Back Pain Risk Factors

Risk factors include issues with posture and injuries, as well as other diseases such as:

  • Osteoarthritis
  • Disc disease
  • Osteoporosis
  • Some genetic conditions

Other factors that may increase the risk of developing back problems include age, physical fitness, smoking, obesity, and the type of work a person does.

Back Pain Treatments

Treatment of back pain will vary according to the diagnosed cause and can involve various service providers. Common treatments for back pain management can include:

  • Medication use
  • Rehabilitation
  • Allied health services
  • Spinal surgery

Exercise Physiology

Exercise physiologists are professionals who specialise in the delivery of exercise to help patients get fitter for all-round good health, or to treat patients with chronic medical condition and injuries through exercise.

They have a higher level of training than a general personal trainer at a gym.

Exercise physiologist’s can support clients with conditions such as:

  • Obesity
  • Arthritis
  • Diabetes
  • Cancer
  • Osteoporosis
  • Depression
  • Asthma and
  • Cardiovascular diseases and more

You might see our exercise physiologist if you:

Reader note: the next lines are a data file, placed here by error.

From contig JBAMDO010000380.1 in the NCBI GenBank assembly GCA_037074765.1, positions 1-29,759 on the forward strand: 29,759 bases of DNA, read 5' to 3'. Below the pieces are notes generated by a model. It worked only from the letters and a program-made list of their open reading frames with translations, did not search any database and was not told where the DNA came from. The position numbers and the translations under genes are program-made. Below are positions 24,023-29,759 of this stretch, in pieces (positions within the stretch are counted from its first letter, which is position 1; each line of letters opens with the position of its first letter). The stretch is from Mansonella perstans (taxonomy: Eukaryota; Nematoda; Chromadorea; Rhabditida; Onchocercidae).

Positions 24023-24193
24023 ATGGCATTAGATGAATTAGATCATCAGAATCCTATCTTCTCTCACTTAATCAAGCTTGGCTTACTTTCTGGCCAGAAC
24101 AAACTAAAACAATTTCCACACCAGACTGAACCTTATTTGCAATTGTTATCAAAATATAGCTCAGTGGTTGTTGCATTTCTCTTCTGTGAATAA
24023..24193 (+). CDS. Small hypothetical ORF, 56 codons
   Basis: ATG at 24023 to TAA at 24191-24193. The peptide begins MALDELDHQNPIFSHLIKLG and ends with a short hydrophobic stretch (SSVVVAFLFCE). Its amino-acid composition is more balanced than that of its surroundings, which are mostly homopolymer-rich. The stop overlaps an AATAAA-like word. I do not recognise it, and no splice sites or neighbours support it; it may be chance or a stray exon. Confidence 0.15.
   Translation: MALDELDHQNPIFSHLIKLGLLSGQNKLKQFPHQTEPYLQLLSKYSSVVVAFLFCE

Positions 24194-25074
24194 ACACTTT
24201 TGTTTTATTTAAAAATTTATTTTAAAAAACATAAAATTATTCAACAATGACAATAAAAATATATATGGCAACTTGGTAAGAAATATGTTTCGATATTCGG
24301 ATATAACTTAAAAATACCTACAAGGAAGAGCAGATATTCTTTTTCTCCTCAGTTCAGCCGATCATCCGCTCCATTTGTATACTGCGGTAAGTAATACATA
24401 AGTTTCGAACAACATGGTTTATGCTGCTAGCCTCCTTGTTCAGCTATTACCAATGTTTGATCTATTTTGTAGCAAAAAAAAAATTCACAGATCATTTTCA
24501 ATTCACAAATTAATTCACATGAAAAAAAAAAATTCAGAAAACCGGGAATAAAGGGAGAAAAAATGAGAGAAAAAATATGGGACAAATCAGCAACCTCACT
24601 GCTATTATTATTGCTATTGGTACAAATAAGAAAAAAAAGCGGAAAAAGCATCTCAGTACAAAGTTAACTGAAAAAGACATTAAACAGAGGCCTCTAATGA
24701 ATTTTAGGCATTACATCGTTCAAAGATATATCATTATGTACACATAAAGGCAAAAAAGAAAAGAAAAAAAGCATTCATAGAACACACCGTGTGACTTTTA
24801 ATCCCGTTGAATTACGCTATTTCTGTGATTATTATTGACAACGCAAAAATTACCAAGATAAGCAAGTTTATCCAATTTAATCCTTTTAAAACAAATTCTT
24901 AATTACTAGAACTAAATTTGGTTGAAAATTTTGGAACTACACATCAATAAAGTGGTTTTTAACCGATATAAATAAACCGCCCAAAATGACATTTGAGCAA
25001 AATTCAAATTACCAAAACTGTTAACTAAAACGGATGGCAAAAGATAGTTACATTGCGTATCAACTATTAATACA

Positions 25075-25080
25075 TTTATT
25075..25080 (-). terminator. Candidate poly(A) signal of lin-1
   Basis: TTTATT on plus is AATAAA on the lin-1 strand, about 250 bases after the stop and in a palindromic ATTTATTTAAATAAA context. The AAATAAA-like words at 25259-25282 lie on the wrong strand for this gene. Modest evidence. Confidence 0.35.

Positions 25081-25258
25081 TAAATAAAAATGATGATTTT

• Have persisting pain caused by injury or overuse
  • Need to improve your heart health
  • Require support to rehabilitate following a cardiac event
  • Get support to control your diabetes
  • Want to prevent prediabetes from progressing to full diabetes
  • Want to improve your recovery following cancer treatment
  • Want to improve your general health and wellbeing

A specific exercise routine will be prescribed for either fitness or rehabilitation.

Accredited exercise physiologist (AEP) vs Personal trainer

  • AEP:
    • Four-year University Degree qualified and accredited with national regulatory body
    • Allied Health Provider with Medicare provide eligibility
    • Specialised in exercise therapy and lifestyle interventions for people at risk of developing, or with existing chronic medical conditions or injuries
  • Personal Trainer:
    • The Personal Fitness Trainer Qualification, Certificate 4, can be completed in 6 weeks or less
    • Qualified and insured to develop and deliver fitness programs to low risk people/healthy populations